The Consort of Hope (Liza Malamut, coordinator) is a specially constituted association of virtuoso wind players, each one a renowned specialist in an early brass instrument (cornet and sackbut) from the European Renaissance. They will be performing works on their own, and in association with singers of the Boston Camerata.

DooZhen Arabic Choir (Nizar Fares, director) is an ensemble of singers from the Lawrence-Lowell area performing primarily in the Arabic language, presenting repertoire from the sacred and secular traditions of the Near East. Nizar Fares, their director, is well known for his area performances as a singer before church congregations of many denominations, and is also a regular visitor to Lebanon and Syria, where he regularly performs relief work. He is currently preparing a book on vocal ornamentation in the music of Egypt, Syria, Lebanon, and Iraq.

Lorelei Ensemble (Beth Willer, Artistic Director) is a professional vocal ensemble comprising nine women whose expertise ranges from early to contemporary repertoire, and whose rich and diverse vocal pallet defines the ensemble’s consistent delivery of “exact, smooth, and stylish” programming. Committed to the expansion of repertoire for women’s voices, Lorelei has commissioned and premiered over fifty works while exposing and reinventing early works of the Medieval, Renaissance, and Baroque repertoires. Driven by their mission to advance the women’s vocal ensemble and enrich the vocal repertoire through forward-thinking and co-creative collaboration, Lorelei works with composers to create new works that reveal the extraordinary flexibility and strength of the human voice.




For immediate release


A unique coalition of Boston-area musicians has been formed to sing and play for victims of the current crisis in Syria and Iraq.

Their October 23 concert, “Journey Towards A Home: Boston Musicians Perform for Syrian and Iraqi Refugee Relief” will feature many area performers from a wide variety of musical traditions:  American, Caribbean, western European, Greek, Turkish, Syrian, and Lebanese.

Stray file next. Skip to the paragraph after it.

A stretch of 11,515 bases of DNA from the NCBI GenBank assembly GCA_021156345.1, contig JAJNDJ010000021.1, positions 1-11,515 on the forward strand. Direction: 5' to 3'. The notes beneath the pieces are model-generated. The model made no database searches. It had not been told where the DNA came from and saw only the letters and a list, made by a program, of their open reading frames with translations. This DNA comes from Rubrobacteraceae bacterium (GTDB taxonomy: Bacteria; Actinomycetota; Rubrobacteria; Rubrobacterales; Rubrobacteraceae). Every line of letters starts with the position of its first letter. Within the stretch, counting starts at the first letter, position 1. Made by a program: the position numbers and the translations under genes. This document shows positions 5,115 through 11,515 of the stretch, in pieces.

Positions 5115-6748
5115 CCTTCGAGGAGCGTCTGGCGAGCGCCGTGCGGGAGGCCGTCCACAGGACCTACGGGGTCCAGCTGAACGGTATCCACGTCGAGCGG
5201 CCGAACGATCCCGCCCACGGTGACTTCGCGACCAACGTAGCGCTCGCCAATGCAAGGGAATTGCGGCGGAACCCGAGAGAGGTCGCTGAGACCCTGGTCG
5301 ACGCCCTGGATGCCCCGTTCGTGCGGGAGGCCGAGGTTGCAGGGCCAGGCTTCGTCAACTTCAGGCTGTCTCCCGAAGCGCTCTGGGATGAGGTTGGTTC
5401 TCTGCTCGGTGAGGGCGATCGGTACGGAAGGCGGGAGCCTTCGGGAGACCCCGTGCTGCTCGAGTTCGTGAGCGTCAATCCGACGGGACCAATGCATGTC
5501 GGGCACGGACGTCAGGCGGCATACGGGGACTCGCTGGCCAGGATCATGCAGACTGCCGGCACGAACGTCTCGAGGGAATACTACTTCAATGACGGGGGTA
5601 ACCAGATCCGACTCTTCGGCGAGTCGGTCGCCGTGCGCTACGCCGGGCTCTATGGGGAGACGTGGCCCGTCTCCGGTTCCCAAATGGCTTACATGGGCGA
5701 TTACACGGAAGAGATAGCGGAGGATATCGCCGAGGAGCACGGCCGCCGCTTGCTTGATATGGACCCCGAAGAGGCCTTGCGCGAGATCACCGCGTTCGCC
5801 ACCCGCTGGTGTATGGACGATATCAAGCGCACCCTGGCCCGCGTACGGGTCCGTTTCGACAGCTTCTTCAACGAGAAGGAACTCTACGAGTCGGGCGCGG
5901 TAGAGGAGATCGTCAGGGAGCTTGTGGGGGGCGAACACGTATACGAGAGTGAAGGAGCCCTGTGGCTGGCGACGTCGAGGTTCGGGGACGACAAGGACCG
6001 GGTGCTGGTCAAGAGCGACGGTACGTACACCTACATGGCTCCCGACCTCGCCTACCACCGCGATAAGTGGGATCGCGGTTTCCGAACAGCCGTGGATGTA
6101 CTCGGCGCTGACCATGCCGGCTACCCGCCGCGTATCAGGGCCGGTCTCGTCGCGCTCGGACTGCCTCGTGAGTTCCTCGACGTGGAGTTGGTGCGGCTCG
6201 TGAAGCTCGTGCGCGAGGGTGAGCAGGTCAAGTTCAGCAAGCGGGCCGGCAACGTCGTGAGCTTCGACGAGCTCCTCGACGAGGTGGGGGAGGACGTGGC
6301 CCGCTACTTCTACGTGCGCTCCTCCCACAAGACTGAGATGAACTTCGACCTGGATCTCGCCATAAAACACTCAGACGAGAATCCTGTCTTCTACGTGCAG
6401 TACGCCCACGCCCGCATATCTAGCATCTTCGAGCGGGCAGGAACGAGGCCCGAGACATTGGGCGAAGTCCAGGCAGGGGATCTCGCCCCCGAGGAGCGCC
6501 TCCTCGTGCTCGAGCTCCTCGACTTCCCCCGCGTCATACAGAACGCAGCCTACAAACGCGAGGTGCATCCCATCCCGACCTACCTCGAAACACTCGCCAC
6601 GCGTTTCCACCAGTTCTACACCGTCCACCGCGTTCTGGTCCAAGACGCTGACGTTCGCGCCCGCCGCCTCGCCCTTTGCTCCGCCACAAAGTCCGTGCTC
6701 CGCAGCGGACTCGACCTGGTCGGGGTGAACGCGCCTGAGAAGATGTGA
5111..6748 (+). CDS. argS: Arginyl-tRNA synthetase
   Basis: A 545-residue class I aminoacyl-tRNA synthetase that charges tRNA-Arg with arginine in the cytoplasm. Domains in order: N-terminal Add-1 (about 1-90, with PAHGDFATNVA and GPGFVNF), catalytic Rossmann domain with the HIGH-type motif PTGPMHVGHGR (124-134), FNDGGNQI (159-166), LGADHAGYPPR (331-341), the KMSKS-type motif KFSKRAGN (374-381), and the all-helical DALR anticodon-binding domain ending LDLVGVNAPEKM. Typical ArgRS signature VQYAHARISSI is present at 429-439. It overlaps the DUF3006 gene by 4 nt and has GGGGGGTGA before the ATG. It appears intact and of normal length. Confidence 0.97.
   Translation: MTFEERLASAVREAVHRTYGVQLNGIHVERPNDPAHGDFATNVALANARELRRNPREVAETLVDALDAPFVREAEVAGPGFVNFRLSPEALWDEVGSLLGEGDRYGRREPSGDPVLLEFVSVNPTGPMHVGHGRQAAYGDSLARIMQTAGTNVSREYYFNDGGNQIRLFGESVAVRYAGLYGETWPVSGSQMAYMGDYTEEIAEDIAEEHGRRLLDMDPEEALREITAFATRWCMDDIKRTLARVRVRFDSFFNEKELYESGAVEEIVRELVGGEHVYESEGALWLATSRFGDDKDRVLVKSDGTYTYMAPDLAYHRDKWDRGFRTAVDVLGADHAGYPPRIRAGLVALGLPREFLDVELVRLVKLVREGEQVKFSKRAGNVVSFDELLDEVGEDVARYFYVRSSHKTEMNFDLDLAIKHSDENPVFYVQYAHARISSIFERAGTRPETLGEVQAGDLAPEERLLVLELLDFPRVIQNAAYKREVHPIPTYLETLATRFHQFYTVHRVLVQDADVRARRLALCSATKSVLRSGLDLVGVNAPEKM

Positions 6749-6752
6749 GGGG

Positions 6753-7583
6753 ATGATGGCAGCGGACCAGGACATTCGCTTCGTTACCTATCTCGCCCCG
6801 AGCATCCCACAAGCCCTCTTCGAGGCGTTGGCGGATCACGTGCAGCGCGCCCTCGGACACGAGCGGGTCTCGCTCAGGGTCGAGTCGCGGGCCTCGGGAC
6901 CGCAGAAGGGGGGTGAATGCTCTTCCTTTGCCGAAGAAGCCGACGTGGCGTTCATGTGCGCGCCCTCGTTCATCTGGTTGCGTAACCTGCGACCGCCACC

“We musicians want to do our part to make this tragic situation a little better,” says concert producer/organizer Joel Cohen. “Our way of helping is to raise some money for humanitarian relief by singing and playing, as beautifully as we possibly can, each of us from his or her own musical roots.”

The 8 P.M. concert, to be held at Harvard University’s Memorial Church in Cambridge, will be free and open to the public. Freewill donations will be requested, the funds to be administered by Memorial Church and distributed among accredited charities.

Performing ensemble will include (provisional list): Blue Heron, Beth Cohen and friends, The Boston Camerata, DooZhen Music Academy, Dünya, Les Fleurs des Caraïbes, The Choral Fellows of Harvard University, and others.

“Journey Towards A Home” is presented jointly by Camerata Mediterranea, an intercultural musical institute, and by Memorial Church of Harvard University (www.memorialchurch.harvard.edu).  Further information is available at the Camerata Mediterranea website (www.medmusique.org) or by writing to kamal@simmons.edu.



Current Projects in Repertoire for 2015-2016

A Riddle of Music History:CM

I. What is “Andalusian” in Arabo-Andalusian Music?